To have a plot, it goes without saying that you must have characters, but you would be amazed to discover how many would-be writers don't realize that you also must have conflict. A number of years ago, a hopeful novelist asked me to real1 his timeless epic and comment on it. It was sixty-five pages long, he told me, and heíd reached the end of the story. He'd thought it was going to be a novel along the lines of the work of Robert Ludlum, and he couldn't figure out what was wrong with it, why the whole thing.--which was some sort of nuclear holocaust occurrence, as I recall-played out in so few pages. I said, "What's the conflict?" He stared at me, amazed. His reply, "Oh!"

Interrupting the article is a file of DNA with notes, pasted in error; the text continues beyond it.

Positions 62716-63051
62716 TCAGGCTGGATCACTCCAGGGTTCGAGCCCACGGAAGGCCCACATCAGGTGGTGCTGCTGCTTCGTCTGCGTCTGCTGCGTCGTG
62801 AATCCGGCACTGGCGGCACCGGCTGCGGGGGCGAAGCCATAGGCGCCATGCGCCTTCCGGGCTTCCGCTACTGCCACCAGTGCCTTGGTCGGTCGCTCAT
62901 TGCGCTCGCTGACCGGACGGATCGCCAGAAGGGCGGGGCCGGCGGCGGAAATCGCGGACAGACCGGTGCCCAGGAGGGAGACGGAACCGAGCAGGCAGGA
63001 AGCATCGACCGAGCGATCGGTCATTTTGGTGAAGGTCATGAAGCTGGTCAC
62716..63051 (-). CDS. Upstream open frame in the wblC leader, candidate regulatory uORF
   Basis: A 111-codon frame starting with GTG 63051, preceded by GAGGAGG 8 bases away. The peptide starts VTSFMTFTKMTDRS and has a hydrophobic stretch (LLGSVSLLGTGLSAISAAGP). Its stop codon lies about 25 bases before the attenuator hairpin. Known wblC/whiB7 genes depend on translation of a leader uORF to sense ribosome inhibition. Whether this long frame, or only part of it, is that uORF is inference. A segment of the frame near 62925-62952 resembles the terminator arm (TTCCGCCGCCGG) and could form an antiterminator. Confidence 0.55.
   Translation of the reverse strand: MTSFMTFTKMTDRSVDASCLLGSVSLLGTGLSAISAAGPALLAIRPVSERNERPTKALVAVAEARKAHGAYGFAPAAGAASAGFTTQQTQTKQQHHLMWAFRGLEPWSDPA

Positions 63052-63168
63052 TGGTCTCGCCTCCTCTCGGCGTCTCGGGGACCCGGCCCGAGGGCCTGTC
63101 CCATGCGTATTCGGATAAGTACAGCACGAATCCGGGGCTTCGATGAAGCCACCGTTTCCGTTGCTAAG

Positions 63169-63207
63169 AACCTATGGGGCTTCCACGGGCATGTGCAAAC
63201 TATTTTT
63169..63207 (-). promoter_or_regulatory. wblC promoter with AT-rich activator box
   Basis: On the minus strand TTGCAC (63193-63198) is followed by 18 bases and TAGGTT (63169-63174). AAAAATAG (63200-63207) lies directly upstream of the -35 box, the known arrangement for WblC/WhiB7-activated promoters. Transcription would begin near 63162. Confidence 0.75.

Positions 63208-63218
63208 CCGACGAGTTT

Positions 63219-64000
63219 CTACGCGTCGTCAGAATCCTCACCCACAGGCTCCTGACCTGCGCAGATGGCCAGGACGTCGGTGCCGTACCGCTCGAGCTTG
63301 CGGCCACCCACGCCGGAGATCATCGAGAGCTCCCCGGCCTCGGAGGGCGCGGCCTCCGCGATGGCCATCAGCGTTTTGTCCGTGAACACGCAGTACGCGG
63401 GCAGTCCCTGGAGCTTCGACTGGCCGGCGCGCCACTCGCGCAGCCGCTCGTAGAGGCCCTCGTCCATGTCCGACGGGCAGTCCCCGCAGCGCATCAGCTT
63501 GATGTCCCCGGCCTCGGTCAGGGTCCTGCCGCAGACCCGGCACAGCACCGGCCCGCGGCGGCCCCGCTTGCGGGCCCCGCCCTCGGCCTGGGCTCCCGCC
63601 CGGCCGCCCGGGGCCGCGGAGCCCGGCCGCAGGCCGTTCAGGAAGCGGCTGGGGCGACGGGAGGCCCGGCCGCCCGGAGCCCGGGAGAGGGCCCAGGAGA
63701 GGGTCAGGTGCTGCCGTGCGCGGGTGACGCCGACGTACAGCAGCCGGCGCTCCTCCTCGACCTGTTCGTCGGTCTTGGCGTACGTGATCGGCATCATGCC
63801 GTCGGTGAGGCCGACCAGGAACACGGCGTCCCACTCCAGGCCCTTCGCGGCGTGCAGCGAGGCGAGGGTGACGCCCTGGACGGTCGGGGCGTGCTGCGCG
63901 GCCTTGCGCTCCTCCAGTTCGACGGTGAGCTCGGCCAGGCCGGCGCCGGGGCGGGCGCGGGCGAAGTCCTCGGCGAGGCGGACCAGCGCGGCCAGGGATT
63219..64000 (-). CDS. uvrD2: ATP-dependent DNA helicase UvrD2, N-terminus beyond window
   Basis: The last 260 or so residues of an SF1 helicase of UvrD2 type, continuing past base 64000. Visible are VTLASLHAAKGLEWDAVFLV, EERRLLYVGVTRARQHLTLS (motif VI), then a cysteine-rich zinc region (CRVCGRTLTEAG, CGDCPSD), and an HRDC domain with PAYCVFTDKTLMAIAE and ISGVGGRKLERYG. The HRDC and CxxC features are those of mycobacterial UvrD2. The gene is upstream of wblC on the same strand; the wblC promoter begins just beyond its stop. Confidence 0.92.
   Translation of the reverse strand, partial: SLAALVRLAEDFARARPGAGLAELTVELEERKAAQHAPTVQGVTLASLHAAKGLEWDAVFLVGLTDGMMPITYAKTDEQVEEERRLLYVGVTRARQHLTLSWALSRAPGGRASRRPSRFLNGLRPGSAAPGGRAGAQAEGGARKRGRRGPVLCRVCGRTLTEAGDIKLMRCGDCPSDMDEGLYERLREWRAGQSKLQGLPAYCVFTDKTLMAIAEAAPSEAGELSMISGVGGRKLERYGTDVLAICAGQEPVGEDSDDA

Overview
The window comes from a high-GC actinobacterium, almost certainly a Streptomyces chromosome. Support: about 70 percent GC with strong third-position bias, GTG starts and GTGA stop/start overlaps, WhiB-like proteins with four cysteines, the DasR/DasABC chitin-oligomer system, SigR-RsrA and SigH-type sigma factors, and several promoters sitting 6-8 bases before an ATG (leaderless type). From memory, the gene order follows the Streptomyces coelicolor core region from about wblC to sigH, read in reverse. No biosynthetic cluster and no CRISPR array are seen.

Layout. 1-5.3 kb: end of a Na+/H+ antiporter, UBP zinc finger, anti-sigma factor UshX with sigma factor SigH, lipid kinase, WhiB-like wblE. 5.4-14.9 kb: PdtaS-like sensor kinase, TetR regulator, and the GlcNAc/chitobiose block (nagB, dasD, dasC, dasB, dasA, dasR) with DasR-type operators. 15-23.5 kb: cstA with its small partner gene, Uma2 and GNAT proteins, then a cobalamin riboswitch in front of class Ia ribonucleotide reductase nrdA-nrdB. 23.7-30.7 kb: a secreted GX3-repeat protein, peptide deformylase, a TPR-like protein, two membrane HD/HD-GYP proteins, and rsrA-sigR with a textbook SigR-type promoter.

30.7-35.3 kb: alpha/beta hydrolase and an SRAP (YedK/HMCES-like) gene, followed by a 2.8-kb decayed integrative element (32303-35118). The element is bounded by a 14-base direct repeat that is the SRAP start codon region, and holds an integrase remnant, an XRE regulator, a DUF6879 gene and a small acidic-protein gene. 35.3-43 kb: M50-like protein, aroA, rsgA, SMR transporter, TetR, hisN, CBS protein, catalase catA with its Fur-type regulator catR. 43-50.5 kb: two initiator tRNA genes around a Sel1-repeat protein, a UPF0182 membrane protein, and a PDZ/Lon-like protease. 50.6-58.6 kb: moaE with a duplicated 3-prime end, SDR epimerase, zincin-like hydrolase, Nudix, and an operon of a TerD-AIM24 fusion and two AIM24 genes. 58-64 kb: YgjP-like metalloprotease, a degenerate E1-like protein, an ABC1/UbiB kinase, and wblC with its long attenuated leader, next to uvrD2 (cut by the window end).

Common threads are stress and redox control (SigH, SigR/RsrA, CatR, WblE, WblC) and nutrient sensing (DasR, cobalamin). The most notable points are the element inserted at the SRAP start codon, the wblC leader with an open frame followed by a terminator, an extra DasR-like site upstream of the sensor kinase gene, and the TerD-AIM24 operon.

So thatís what you need in order to have a story that is capable of being rendered in an interesting, compelling, and artistic fashion: conflict. Now you also must have events that occur as the conflict unfolds, and these events must be organized with an emphasis on causality. If they aren't organized with an emphasis on causality, what you end up with is either a picturesque novel in which we explore episodes of someone's life without there being a relationship between these episodes, or characters engaged in a tedious search for a plot. The first -- the picaresque novel -- is definitely a type of book. It's not my cup of tea, but some people love them. The second -- characters in search of a plot - is just bad writing.